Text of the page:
• Urrutia, Raul Alfredo (PI)

Project: Research project

Project Details


Proper functioning of the mammalian nervous system depends on a specific
wiring pattern determined by a developmental program. This program
directs how neurons divide at early stages, migrate to their final
destination, outgrow cell processes and, finally, establish synapses with
other neurons or a distinct target cell. A significant number of human
diseases occur as a result of an aberrant completion of this
developmental program. Many of these diseases, including Down's
Syndrome, several forms of congenital mental retardation,
phenylketonuria, malnutrition and schizophrenia are characterized by
neurons with an alteration in the normal structure and number of
neurites. Microtubules and microtubule-associated proteins and enzymes
are known to play a crucial role in the development of normal wiring
patterns in the nervous system by taking part in the extension of
neuronal processes. Our laboratory is focused on the role of a specific
microtubule-associated enzyme, dynamin, in the extension of neuronal
processes. Dynamin is a microtubule-activated GTPase that binds and
cross-links microtubules in vitro in a nucleotide-dependent manner and
therefore has been proposed to act as a microtubule-based motor in vivo.
We have made important preliminary observations which indicate that 1)
dynamin is essential for neurite formation and 2) dynamin is localized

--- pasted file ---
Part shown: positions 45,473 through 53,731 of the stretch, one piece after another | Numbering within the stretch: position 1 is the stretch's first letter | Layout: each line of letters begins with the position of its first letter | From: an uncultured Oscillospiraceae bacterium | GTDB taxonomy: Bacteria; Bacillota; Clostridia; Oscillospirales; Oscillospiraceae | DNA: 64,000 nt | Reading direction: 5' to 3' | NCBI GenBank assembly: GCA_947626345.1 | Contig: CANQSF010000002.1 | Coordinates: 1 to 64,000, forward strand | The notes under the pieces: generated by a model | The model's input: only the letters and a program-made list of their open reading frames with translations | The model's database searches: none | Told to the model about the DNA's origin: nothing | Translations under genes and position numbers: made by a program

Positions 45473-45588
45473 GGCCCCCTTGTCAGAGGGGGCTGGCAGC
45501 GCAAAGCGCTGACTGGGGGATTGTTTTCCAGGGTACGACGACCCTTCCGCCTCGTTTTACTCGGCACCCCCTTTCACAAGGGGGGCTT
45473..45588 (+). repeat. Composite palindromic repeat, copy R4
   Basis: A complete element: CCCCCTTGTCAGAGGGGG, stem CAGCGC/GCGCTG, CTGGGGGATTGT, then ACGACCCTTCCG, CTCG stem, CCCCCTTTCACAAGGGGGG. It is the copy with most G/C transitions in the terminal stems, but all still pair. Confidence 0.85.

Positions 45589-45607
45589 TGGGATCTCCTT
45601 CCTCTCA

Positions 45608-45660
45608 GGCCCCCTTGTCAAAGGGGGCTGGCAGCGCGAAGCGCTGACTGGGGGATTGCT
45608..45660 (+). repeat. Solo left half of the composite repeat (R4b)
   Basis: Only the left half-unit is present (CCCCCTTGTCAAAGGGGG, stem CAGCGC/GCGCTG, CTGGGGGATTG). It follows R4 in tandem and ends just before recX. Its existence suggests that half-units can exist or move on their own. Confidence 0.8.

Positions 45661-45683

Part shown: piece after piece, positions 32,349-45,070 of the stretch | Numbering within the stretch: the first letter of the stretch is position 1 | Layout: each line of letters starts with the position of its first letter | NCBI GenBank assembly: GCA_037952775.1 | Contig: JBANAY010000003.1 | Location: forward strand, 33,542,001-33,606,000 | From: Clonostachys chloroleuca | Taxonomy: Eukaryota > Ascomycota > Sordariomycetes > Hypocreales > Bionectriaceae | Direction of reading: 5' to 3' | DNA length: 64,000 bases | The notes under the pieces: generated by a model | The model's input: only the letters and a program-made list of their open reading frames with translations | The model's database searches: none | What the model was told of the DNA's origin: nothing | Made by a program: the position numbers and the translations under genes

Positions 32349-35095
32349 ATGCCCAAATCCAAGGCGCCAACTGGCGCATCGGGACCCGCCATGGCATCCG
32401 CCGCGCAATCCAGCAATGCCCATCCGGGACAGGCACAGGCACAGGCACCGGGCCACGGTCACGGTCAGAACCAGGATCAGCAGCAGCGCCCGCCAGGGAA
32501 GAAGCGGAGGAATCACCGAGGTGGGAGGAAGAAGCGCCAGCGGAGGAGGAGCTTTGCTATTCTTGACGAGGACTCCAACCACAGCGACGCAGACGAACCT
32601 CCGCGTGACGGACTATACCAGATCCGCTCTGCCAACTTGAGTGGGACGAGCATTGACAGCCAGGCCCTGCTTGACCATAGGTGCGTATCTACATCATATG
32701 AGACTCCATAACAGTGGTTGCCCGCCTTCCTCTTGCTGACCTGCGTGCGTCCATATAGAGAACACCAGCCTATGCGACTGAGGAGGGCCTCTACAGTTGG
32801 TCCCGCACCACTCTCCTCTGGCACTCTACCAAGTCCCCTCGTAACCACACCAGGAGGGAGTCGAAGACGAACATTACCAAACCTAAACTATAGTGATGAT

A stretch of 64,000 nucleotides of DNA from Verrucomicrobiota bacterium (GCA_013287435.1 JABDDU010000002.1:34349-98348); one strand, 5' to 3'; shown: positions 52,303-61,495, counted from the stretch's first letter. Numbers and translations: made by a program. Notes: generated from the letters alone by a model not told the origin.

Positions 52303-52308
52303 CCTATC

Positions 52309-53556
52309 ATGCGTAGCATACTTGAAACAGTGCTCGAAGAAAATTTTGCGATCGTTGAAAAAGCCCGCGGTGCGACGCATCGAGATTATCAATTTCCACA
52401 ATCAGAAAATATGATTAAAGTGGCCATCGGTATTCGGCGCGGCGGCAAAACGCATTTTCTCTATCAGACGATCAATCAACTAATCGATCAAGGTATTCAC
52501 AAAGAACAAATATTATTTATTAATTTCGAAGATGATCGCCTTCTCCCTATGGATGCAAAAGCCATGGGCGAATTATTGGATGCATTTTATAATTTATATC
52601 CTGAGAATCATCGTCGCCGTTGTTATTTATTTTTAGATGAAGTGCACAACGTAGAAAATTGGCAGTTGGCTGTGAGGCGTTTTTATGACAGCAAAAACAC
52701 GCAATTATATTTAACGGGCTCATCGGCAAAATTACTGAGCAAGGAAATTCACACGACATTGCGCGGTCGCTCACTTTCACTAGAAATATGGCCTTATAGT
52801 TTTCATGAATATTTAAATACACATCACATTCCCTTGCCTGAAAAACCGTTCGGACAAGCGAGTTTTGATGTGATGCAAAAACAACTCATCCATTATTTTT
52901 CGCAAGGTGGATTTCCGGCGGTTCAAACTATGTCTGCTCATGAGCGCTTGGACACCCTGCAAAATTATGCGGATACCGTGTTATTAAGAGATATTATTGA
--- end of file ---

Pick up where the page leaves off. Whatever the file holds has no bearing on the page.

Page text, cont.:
at the neuronal growth cone. In addition, we have cloned a novel dynamin
gene encoding a second isoform expressed in rat brain. From these
studies, we hypothesize that dynamin contributes to the formation of
neurites during development by: a) maintaining the normal structure of
neuronal processes through cross-linking and positioning microtubules in
the neurite and b) participating in the endocytic recycling of proteins
which are important for neurite outgrowth. We have designed experiments
to correlate the level of dynamin with the formation of neurites in both
hippocampal neurons and PC12 cells developing in vitro. Furthermore,
additional studies are aimed to alter the expression of dynamin using
antisense technology and determine whether a reduced level of this
protein impairs neurite outgrowth. We will use state-of-the-art video
and electron microscopy in combination with molecular biological
techniques to determine the integrity of the microtubule network and
endocytic vesicular transport pathway in the dynamin minus neurons. To
our knowledge, this is the first study which has provided insight into
the in vitro role of dynamin in neuronal development. We are optimistic
that a detailed characterization of the mechanisms involved in neurite
formation will help us better understand many mental diseases.
Effective start/end date5/1/944/30/99


  • National Institutes of Health
  • National Institutes of Health
  • National Institutes of Health
  • National Institutes of Health
  • National Institutes of Health


  • Medicine(all)
  • Neuroscience(all)


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